So you've built a nifty file server running Linux after following your favorite blogger's series of DIY 200 Dollar PC articles (Part 1, Part 2, Part 3). Now what? Wouldn't it be nice if you could turn that server into a speedy downloading machine?
Take this scenario as an example: It's 8pm and you just got out of work from Google, Facebook or whatever your favorite "it" company is these days. You're waiting at the Caltrain station playing around with your iPhone until the train arrives to scuttle you back to San Francisco. You realize you forgot about something you wanted to download and send an email to your server from your iPhone. By the time you get home the download has finished and is waiting for you.
That can be done and this article aims to get you hooked up with such a usenet service provider setup. For the purposes of this article, newsgroups and usenet are used pretty much interchangeably.
Disclaimer: By writing this article I do not endorse, encourage or otherwise support piracy, nor can I be held liable in the event someone should follow this guide to pirate. Like BitTorrent, Usenet and newsgroups have legitimate uses.
Newsgroups... Usenet... What is that?
Wikipedia states that Usenet is a global, decentralized, distributed Internet discussion system. Within Usenet, there are newsgroups for different types of threaded discussion, typically accessed through newsreader software. However, discussions aren't the only things taking place on Usenet newsgroups. The alt.* hierarchy of newsgroups, for example, is home to binaries newsgroups where people may upload and share various types of files and media.
Unlike BitTorrent, a popular peer-2-peer communications protocol, interacting with newsgroups only requires downloading from a server rather than downloading from peers and uploading to peers. As such, downloading through newsgroups is typically extremely fast, given a proper Usenet service provider. Also, you are only connecting to your Usenet service provider — not any peers or other computers — making Usenet much more secure.
Just to give you an idea of the speed, if you had a large queue of files to download over a typical 6 megabit Cable Internet connection, you would max out the line and exceed 2 Terabytes of bandwidth consumption in a single month. If you lived on a college campus with a fat pipe (assuming fat = 60+ Mbps), that number would be closer to 20 Terabytes. Of course, I doubt many people would realistically download 24/7 for an entire month.
For example, try this newsgroup download speed test hosted by Giganews to see what kind of speeds you can get. Note that these would be the same as actual download speeds.
(my Internet connection is fiber-based)
Attaining a Usenet service provider.
To use newsgroups, you will need a Usenet service provider (NNTP - Network News Transfer Protocol). There are many options to choose from. Some are free while most are only for pay with strict download limits unless you opt for an unlimited package. After a quick search online, I found that Giganews Usenet is one of the most popular providers and with good reason. Giganews hosts over 100k newsgroups (almost all of them), is a fast and reliable Tier 1 Usenet provider and has a lengthy binary retention.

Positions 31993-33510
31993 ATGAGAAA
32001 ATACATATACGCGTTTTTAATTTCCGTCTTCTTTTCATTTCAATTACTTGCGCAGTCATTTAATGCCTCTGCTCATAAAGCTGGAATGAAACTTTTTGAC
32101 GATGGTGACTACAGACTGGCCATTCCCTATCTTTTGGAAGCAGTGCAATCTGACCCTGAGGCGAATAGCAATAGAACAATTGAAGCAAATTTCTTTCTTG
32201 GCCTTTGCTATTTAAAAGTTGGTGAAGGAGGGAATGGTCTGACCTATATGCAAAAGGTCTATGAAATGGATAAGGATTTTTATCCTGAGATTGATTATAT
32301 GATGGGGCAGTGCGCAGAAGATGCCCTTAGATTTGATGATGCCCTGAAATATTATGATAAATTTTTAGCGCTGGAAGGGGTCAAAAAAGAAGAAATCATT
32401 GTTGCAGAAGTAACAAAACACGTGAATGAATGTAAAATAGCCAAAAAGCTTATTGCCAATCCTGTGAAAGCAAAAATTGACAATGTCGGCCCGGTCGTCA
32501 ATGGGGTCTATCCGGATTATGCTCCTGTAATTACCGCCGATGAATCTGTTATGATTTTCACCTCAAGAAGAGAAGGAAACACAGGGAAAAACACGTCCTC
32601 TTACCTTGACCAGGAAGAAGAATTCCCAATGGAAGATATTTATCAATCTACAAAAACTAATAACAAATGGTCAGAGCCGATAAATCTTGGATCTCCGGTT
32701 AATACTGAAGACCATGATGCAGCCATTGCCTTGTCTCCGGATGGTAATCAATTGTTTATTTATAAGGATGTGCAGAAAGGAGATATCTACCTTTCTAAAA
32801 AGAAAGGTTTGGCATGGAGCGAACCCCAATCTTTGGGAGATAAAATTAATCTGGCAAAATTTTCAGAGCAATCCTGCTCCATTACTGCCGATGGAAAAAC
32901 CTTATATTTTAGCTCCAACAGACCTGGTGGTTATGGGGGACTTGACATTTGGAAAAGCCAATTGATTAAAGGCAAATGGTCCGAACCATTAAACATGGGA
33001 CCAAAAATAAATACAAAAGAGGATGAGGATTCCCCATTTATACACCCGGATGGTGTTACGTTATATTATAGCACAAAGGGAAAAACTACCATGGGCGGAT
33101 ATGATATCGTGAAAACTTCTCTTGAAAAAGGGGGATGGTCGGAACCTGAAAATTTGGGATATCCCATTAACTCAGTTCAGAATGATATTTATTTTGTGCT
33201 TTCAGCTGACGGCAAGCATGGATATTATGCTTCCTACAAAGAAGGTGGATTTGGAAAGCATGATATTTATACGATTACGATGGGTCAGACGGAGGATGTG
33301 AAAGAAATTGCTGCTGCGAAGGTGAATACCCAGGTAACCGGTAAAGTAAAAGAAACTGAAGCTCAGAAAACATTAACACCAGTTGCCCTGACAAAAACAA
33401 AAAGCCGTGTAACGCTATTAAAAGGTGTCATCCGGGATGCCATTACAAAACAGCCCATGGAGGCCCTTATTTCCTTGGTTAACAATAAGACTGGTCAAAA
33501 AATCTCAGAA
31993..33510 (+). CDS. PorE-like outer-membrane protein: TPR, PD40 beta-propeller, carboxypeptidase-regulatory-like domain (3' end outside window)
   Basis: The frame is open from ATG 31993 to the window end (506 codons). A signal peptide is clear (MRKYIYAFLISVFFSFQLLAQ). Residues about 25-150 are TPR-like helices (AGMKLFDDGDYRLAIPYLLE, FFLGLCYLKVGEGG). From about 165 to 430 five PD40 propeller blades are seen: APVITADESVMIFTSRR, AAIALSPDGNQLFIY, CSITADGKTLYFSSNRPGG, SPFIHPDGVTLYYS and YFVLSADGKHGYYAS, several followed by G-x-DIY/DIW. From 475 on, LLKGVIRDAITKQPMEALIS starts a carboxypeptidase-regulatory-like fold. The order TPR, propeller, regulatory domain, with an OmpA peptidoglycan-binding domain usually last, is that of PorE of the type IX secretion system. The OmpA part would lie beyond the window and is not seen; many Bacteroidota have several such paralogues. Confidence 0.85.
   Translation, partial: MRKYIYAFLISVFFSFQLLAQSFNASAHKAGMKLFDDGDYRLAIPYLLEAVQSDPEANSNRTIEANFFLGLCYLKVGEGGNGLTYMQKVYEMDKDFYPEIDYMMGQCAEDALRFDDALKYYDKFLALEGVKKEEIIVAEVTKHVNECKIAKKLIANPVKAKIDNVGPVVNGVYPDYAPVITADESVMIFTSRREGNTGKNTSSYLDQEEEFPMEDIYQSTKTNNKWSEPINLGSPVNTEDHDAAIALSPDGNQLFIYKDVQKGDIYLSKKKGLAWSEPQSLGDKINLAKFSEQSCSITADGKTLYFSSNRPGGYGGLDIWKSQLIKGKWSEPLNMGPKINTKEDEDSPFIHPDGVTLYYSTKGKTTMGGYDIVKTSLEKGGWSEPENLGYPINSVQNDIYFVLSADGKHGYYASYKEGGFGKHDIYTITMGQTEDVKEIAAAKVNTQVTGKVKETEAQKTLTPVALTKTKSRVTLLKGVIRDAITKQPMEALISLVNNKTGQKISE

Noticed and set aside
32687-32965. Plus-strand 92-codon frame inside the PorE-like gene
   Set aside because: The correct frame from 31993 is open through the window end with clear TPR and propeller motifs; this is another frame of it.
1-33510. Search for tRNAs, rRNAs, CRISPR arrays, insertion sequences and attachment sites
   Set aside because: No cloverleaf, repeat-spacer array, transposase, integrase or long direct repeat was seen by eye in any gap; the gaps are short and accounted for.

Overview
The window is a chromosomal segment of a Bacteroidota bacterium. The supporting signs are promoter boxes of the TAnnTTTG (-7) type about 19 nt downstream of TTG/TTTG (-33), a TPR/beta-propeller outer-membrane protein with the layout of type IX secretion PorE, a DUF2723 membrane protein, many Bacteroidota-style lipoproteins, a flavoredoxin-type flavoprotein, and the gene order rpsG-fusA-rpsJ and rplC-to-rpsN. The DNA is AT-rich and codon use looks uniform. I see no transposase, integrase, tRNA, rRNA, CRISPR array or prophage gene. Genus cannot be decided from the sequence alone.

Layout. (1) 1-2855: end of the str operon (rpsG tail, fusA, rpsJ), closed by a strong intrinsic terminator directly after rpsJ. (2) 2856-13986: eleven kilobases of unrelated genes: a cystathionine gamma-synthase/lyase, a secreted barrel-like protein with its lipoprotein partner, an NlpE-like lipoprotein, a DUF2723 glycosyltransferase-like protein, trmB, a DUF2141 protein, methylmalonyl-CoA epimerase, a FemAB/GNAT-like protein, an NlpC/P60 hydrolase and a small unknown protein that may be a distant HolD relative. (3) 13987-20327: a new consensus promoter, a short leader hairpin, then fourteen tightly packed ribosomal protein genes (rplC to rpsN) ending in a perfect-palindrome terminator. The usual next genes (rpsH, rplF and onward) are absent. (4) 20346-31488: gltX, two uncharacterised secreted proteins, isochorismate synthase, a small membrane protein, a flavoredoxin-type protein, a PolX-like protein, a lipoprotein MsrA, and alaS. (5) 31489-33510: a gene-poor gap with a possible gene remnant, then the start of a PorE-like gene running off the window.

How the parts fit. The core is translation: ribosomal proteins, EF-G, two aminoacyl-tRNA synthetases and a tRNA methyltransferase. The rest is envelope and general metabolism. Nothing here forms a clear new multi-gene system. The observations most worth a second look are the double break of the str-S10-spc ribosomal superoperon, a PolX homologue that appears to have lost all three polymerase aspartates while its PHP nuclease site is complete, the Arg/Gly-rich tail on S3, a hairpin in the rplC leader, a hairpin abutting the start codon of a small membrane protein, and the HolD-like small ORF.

Binary retention is probably the most important thing to take note of when looking for a usenet service provider; it is the length of time files stay on their servers since the upload. The shorter the retention, the less of a chance you have of finding the files you're looking for. After checking out a handful of Usenet providers, I landed on Giganews, which offers an industry leading days of binary retention!
I went with Giganews.com's Diamond account as I wanted an encrypted 256-bit SSL connection in addition to an unlimited account. Update 12-26-2009: Giganews now has VPN service called VyprVPN bundled with their Diamond accounts that lets you encrypt all of your computer's web traffic.
You'll need a client.
In order to download with newsgroups, you'll need to setup a client on your computer or file server. Again, there are a lot of options to choose from. Here are some of the best, by OS.
Mac OS X - Panic's Unison (25). You can't really compete with this app for OS X. It won an Apple Design award and comes from the developers of Transmit and Coda. You can also use my Linux favorite hellanzb in OS X but installation is more involved with DarwinPorts. Update: Zach Inglis pointed me towards NZB Drop.
Linux - I have tried many GUI-based newsreaders in Linux and they all fell short of my expectations. If you have any suggestions, please let me know in the comments, but I am very happy with the Python, command-line-based hellanzb. There is also URD (Usenet Resource Downloader) for those that need a GUI.
I keep hearing about *.nzb files. What are they?
An nzb file is an XML-parsed text file containing metadata and links to Usenet postings. It was created by the popular Usenet index Newzbin.com. Usenet downloading clients use the nzb file to find out what needs to be downloaded from Usenet servers.
The easiest way to think about nzb files is with this analogy: .torrent files are to BitTorrent as .nzb files are to Usenet. The files contain no actual files, only information about where and from whom to download the files. When going about downloading something with Usenet newsgroups, you typically want to look for and download the nzb file and then load that into your download client.
Since I imagine many of you will want to take advantage of newsgroup downloading on your new Linux file server, I will discuss my favorite Linux newsgroup client - hellanzb. It might be command-line based but it is extremely capable and can be run as a handy daemon. Hellanzb has a strong community behind it that have created numerous related applications including adding a web UI and Firefox integration for smoother nzb queuing.
How can you say no to ASCII art?
SSH into your Linux box or work directly on it and install hellanzb and it's required parts.
sudo apt-get install par2 rar hellanzb
Hellanzb needs python but you most likely already have that installed if you're using a distro like Ubuntu. Next up, you'll need to configure hellanzb.
sudo vi /etc/hellanzb.conf
In the config file, you will need to go through and change the following items:
- host - For example, it would be news.giganews.com:119 for non-SSL, news.giganews.com:563 for SSL